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Crossings And Journeys

Debali Mookerjea-Leonard

By Kavita Panjabi
Seagull Books, Kolkata, 2004, pp. viii 85, Rs. 120.00

VOLUME XXIX NUMBER 12 December 2005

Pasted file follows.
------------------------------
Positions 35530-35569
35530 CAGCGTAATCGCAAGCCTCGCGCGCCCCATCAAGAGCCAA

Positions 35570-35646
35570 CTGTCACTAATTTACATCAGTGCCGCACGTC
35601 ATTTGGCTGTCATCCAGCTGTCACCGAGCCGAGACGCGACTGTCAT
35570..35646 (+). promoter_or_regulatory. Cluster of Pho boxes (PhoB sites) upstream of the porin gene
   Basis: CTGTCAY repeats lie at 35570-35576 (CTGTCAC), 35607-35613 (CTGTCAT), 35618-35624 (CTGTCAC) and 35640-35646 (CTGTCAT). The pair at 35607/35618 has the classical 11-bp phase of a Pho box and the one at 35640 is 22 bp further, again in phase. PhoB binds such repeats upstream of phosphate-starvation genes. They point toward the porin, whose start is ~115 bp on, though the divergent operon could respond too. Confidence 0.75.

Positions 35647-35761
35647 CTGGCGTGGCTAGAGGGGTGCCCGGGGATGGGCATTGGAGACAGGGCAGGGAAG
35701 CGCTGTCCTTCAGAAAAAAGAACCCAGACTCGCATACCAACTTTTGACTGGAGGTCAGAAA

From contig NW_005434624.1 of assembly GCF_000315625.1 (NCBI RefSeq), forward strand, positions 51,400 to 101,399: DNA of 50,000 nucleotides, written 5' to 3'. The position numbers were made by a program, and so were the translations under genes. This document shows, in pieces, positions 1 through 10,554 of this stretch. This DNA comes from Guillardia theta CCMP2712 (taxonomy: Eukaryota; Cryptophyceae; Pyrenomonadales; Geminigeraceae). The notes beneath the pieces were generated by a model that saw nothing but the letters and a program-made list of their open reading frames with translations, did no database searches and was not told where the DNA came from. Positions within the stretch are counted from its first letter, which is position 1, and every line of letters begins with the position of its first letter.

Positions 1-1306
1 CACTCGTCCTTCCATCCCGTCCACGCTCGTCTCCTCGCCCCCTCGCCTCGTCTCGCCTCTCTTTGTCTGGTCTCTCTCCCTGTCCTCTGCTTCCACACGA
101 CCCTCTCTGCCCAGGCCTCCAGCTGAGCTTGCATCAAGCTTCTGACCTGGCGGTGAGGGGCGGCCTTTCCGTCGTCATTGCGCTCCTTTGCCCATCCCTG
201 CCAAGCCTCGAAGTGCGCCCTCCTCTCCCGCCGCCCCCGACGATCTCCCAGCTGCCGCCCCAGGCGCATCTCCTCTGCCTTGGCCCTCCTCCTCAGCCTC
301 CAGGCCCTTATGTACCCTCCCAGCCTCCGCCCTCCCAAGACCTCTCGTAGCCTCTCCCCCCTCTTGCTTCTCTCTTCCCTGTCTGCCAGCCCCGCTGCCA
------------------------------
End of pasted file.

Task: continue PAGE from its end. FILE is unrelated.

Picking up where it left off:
While in the last decade and a half the governments of India and Pakistan have tested nuclear weapons, fought at Kargil, and fortified their borders massively, peace activists on both sides of the border have also made some headway towards bringing the seemingly endless and certainly destructive rivalries between the two countries to an end. Their activism has taken the form of cross border candle light vigils in 1999, trans-border “peace bus” movements in 2000; and perhaps most importantly, the emergence in the mid-1990s of a consolidated political movement—the Pakistan-India Peoples Forum for Peace and Democracy (PIPFPD) whose ringing slogan is “defy the divide”. It was to attend the PIPFPD convention in Karachi, in 2003, that activist Kavita Panjabi arrived at the city from which more than half a century earlier her grandmother, “hugging her two teenage sons close to her, had boarded a ship packed tight with refugees heading for Bombay—never to see her homeland again” (p.1).  Panjabi’s book, Old Maps and New, tells the story of the dislocations her family endured as a consequence of the Partition. Like many others whose lives had been engulfed by communal violence during the Partition, Panjabi’s family rebuilt their lives in their new homeland, and like many others, they would not speak about their experiences for years afterwards. Still, those memories remained with them and could be triggered by the most commonplace details of everyday life. Such is the case when Panjabi’s grandmother recognizing lines of a Meera bhajan many years later in Calcutta begins a spontaneous narration of the time when as a young widow in her thirties she sprinted through “the lanes of Quetta like a madwoman” clutching her two sons while “[t]hunderous smoke swallowed up each house as the blaze followed in close pursuit to raze it to the ground, killing with it all the men, women, and children who had been too paralysed with fear to move” (p.7). The three of them ran “[a]midst the screams and smells of burning people and the sight of menacing swords … only to see dozens more piercing the sky ahead” (p.7). Panjabi’s mother, on the other hand, verbalizes her experiences of the Partition prompted by yet another eruption of large-scale communal violence in the subcontinent—the riots that followed the demolition of the Babri Masjid, in 1992. As a young girl, Panjabi’s mother and a group ...

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